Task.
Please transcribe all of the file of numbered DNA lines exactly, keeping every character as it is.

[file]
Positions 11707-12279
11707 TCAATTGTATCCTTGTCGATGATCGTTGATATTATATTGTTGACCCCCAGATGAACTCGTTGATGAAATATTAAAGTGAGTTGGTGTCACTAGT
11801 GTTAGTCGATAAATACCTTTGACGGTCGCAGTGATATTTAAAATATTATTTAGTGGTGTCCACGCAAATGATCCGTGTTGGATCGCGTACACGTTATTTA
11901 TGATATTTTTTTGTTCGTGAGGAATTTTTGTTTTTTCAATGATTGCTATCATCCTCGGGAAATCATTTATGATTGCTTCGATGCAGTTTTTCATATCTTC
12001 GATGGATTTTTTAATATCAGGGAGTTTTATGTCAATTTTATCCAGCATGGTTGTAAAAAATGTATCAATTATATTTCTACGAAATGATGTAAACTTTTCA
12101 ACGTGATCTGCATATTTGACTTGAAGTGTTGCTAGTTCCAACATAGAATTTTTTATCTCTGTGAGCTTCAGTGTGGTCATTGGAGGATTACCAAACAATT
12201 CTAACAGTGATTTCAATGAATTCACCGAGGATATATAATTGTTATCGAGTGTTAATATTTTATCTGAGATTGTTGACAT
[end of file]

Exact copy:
Positions 11707-12279
11707 TCAATTGTATCCTTGTCGATGATCGTTGATATTATATTGTTGACCCCCAGATGAACTCGTTGATGAAATATTAAAGTGAGTTGGTGTCACTAGT
11801 GTTAGTCGATAAATACCTTTGACGGTCGCAGTGATATTTAAAATATTATTTAGTGGTGTCCACGCAAATGATCCGTGTTGGATCGCGTACACGTTATTTA
11901 TGATATTTTTTTGTTCGTGAGGAATTTTTGTTTTTTCAATGATTGCTATCATCCTCGGGAAATCATTTATGATTGCTTCGATGCAGTTTTTCATATCTTC
12001 GATGGATTTTTTAATATCAGGGAGTTTTATGTCAATTTTATCCAGCATGGTTGTAAAAAATGTATCAATTATATTTCTACGAAATGATGTAAACTTTTCA
12101 ACGTGATCTGCATATTTGACTTGAAGTGTTGCTAGTTCCAACATAGAATTTTTTATCTCTGTGAGCTTCAGTGTGGTCATTGGAGGATTACCAAACAATT
12201 CTAACAGTGATTTCAATGAATTCACCGAGGATATATAATTGTTATCGAGTGTTAATATTTTATCTGAGATTGTTGACAT